The Belgian municipalities have now been informed of the sum they will receive by way of tax compensation next year from Luxembourg. The Belgian minister of finance, Vincent Van Peteghem (CD&V) provided the information in an answer to the deputy and mayor of Attert, Josy Arens (CDH).
This was eagerly awaited, especially by the border municipalities as the amount of the retrocession weighs heavily on their municipal budgets. Arlon, for example, will receive €8,657,412.45 in 2022, whereas its ordinary annual budget is around €54m. In Etalle, a smaller municipality, the annual ordinary budget is around €9m and Luxembourg will pay a little over €1.3m next year.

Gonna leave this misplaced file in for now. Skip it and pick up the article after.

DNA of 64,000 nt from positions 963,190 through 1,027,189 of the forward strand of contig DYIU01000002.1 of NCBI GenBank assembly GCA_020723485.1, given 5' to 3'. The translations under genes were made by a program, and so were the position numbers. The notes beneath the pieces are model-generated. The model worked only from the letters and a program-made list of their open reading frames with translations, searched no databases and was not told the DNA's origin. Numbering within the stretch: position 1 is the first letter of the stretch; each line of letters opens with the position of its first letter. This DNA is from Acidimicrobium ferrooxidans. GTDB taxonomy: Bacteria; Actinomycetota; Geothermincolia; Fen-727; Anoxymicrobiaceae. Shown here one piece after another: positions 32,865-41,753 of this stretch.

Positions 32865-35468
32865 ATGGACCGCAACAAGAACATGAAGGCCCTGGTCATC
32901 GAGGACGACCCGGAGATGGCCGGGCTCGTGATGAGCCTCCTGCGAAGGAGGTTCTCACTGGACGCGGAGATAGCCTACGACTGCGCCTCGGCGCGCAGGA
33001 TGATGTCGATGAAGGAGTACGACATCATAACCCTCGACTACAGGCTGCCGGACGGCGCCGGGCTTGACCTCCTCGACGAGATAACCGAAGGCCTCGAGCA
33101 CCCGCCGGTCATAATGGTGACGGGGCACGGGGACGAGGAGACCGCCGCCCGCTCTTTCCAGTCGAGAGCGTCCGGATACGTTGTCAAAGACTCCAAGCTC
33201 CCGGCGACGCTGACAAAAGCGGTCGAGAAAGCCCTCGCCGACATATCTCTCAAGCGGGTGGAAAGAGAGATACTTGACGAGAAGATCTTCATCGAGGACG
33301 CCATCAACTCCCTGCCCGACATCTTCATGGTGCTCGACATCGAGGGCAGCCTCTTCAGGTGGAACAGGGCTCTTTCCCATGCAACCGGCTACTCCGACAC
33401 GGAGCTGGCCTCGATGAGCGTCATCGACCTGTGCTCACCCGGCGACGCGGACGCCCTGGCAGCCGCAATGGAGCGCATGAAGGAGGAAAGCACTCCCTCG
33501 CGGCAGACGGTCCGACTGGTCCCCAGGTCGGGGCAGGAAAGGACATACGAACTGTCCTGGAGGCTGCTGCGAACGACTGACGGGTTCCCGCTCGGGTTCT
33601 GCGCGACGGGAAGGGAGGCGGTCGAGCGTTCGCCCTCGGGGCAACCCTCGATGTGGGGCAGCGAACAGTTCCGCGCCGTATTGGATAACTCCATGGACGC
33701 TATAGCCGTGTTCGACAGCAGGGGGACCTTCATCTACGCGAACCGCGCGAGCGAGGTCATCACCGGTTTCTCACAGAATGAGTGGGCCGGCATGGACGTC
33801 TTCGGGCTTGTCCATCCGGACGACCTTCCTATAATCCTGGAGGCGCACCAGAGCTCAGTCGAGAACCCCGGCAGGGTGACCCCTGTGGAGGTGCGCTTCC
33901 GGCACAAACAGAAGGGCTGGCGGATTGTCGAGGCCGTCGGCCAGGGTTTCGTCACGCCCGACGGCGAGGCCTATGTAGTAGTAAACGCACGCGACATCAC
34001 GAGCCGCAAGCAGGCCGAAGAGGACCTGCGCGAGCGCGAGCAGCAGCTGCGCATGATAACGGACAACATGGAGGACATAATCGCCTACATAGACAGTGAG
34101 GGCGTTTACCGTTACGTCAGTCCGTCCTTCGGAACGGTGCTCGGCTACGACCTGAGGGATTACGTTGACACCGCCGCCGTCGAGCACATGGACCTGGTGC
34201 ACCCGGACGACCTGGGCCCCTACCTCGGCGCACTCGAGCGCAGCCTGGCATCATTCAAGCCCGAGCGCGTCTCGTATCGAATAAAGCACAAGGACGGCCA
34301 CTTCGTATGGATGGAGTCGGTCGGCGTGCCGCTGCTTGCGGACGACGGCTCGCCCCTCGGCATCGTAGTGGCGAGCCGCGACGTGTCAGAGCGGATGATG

This compensation mechanism, first called the Reynders Fund, has existed since the early 2000s. It aims to compensate Belgian municipalities that lose tax revenue because some of their residents receive income in Luxembourg that is taxable in Luxembourg but exempt for individuals on the Belgian side.
The basic amount has been increased to €48m according to the new agreement signed on 31 August 2021 and will be increased by 5% per year. Each municipality receives compensation in proportion to its loss of tax revenue. As logic dictates the municipalities that receive the most are those with the most cross-border workers.
This agreement sometimes inspires jealousy, especially on the French side where some locally elected representatives have been campaigning for years to benefit from the same mechanism, but without success for the moment.
This story was first published in French on Paperjam. It has been translated and edited for Delano.